There are additional games in town, however. Many of these are complementary with the above, in that they generate their electricity not through chiming with expectations, but through challenging and expanding the expectations of their author and of readers who love to buckle up and take such a ride. To be entertained by consuming or creating a brilliant thing that fulfils expectations, or to be challenged by consuming or creating a brilliant thing that plays subversively with any expectations: these are not simple alternatives at opposite ends of a spectrum, in any category of fiction. But many novels can be identified as facing more in the direction of one or other of that spectrum’s ends (both directions being of equal value in themselves). It’s in this sense, to the extent any novel faces the expectation-subverting end of the spectrum, that I refer to a shortage of irresponsible advice.

The shortage is understandable, because this concerns something central yet elusive to define, for which there’s no recipe. When present, the something is often hidden in plain view, like a large invisible spider crouching at the centre of a visible spider’s-web. And for this spider, all that sensible advice about structure etc. is secondary.

The spider represents more than just the passion that has driven the author – though passion is capable of trampling with primitive glee over responsible considerations, so as to conjure up perhaps three or four of the creature’s legs. But to conjure up all eight legs, with eight fat thighs emanating from a muscular central spider-body, the passion in question has to be the passion of a killer. By which I mean destroying as much as possible of what would have been expected in a given paragraph, while still maximising what will most seduce and reward. (It’s an intricate set of negotiations between these two imperatives, down to individual words and syllables.) Among its other missions, this passion is a ruthless destroyer of received tropes, with a view to discovering new ones. This passion’s charm, in clothing its destruction in beguiling language, would have ensured it a successful career as a criminal if it had been destined to be a person in real life instead.

In general, one has to destroy to create, as in the old-school example of a sculptor hacking away the stone that isn’t the statue, or a writer’s rejections of a myriad words on the way to the best ones. But if a writer pursues such micro-level destruction/creation with an intensity that feels like a joyous criminality – if the abstract impulses in the writing process feel ferocious enough to have resulted in an arrest if they’d been somehow embodied in meat-space instead – then my instinct is that this writer is more likely to create something whose electrification is as irresponsible as many of the classics were regarded when they were first published.

I can feel my invisible spider turning her eyes in my direction, when I identify her as embodying the desire to create something whose core reason-for-being is to be explosively and irreducibly itself to the max, with such force and beauty and rightness that it had to be what it is, and that serves up a gigantic and celebratory fuck-you to the world, expressing both the darkness and the brightness of its creator’s unique experience of being alive.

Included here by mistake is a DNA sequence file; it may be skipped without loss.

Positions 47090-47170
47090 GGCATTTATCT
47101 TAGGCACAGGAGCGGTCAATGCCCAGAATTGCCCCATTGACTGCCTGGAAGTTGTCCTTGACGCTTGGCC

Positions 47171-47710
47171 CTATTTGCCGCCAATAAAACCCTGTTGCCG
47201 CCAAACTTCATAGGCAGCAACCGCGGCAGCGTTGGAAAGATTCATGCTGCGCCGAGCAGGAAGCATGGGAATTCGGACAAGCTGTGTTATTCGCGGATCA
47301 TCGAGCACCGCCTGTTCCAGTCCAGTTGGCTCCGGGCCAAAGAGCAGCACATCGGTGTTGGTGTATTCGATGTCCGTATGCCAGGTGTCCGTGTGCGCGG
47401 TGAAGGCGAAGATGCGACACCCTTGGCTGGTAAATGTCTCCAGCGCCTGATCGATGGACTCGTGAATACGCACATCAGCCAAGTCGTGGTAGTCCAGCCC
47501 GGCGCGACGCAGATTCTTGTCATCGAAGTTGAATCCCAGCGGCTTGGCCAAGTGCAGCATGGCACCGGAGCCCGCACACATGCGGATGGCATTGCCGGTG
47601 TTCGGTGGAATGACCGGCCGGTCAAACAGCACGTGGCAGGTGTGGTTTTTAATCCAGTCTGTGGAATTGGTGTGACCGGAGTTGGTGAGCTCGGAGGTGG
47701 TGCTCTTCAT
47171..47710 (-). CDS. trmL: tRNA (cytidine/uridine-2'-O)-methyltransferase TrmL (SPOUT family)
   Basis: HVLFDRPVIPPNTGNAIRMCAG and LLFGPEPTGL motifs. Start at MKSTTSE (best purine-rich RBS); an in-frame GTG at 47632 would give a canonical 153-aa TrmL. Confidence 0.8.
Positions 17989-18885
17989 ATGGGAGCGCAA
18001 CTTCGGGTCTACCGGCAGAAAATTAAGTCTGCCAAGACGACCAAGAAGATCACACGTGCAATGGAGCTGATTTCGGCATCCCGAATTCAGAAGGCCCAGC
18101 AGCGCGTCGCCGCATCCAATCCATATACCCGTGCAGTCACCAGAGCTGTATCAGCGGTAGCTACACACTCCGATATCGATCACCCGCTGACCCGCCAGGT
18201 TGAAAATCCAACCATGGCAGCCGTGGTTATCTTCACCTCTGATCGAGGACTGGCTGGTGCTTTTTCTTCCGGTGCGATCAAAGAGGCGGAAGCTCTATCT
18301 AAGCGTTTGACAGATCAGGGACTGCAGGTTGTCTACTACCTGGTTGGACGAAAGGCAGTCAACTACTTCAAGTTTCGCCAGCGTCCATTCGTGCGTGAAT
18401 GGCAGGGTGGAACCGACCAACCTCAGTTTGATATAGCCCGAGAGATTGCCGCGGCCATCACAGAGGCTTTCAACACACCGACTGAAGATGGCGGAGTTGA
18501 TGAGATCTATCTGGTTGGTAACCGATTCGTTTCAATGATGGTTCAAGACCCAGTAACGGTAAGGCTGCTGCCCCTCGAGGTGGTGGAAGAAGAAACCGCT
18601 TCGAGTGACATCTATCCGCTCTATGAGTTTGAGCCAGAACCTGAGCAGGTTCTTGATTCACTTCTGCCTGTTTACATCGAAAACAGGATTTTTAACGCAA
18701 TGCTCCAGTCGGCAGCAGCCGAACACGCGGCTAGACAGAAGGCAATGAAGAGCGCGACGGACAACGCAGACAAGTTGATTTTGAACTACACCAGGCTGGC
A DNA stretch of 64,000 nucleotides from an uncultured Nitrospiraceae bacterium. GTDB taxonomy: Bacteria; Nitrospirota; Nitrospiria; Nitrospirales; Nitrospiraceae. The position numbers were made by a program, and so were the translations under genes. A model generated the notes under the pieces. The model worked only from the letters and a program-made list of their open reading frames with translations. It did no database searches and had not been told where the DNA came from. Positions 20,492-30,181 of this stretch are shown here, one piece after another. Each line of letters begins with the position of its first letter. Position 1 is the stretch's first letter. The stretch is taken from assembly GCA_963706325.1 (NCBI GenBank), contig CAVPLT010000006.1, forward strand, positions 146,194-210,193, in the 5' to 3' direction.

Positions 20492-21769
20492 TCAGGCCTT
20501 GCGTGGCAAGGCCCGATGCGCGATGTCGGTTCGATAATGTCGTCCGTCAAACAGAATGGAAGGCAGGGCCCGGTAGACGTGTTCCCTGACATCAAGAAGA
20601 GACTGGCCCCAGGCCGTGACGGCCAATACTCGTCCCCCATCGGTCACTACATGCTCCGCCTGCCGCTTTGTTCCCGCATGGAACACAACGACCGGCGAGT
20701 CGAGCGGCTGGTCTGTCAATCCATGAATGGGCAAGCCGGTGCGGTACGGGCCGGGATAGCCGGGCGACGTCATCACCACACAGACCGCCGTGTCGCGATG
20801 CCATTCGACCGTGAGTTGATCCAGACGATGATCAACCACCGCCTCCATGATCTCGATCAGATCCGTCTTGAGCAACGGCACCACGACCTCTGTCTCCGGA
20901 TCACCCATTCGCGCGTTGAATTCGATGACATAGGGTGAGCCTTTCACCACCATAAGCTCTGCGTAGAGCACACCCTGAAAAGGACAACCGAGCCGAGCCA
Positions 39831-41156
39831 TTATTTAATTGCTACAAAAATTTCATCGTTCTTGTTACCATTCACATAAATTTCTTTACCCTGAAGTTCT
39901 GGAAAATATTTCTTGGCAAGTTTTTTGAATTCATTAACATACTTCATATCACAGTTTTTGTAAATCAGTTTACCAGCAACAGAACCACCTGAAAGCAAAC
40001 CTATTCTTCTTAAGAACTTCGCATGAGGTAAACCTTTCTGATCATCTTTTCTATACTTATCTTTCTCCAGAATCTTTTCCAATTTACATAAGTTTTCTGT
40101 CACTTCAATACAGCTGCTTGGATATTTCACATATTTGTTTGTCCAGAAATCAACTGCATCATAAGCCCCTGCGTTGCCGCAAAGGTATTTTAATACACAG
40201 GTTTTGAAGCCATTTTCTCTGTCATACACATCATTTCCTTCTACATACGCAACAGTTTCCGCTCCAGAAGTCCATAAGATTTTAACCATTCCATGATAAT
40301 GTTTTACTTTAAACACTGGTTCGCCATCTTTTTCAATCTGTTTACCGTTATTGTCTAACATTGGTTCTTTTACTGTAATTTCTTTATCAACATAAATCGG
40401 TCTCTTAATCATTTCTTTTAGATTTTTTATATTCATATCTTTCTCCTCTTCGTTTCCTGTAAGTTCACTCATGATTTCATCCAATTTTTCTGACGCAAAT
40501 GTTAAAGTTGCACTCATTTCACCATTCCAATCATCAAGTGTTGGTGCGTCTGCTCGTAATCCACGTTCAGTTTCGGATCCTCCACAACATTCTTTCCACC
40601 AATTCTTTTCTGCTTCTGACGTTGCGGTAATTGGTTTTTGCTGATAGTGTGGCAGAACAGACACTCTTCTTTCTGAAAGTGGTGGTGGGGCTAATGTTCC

I’m told each instalment of “Creative Pulse” should suggest a specific exercise … but I just can’t quite picture this kind of beast consenting to be activated by an exercise. So maybe the closest thing would be for a writer to create or re-visit a brief manifesto for themselves only, and ensure their spider animates it. Mine comprises the following questions, but such a manifesto can take whatever form feels right.

(1) How can I illuminate the world, to the best of my finite abilities, using language in new and old ways, and thereby leave the world infinitesimally better than it was beforehand?

(2) How can I aim and attune my ears as clearly as possible to whatever the highest artistic potential may be, then bring down the richest results from that place, then give those results the truest and most beautiful form I can create?

(3) How can what I write take an honest account of the darkness and pain in the world, while at the same time being a vote for life (maybe even an absolute blast of fun along the way)?

I suspect an invisible spider can’t be magicked into being, if she isn’t already there; though she may need to be coaxed out of hiding. If she is present, however, then she deserves to be allowed to walk in grand freedom through every paragraph of every novel she helped inspire.

Rohan Quine is an author of literary fiction with a touch of magical realism and a dusting of horror, celebrating the beauty, darkness and mirth of this predicament called life, where we seem to have been dropped without sufficient consultation ahead of time.

The Imagination Thief (novel); The Platinum Raven, The Host in the Attic, Apricot Eyes and Hallucination in Hong Kong (four novellas); and the upcoming The Beasts of Electra Drive (novel), a prequel to the others.

Reviews are here and here. Lists of retailers, latest info, video-books, films and other fun are at | @RohanQuine  

Next week: World-building with Alison Morton

Friday, 7 July 2017

Creative Pulse - Week 2 - The Dreaded Saggy Plot

– and How to Avoid It
by Lorna Fergusson

Images by JD Lewis 
So you’ve written that whizzy, grabby, punchy opening. You know your readers will be hooked and you’re saving an equally amazing ending for them. You can’t wait to see their reaction. Scene follows scene, chapter follows chapter, you’re keeping to your schedule of a thousand words a day or week … then something happens. Something bad.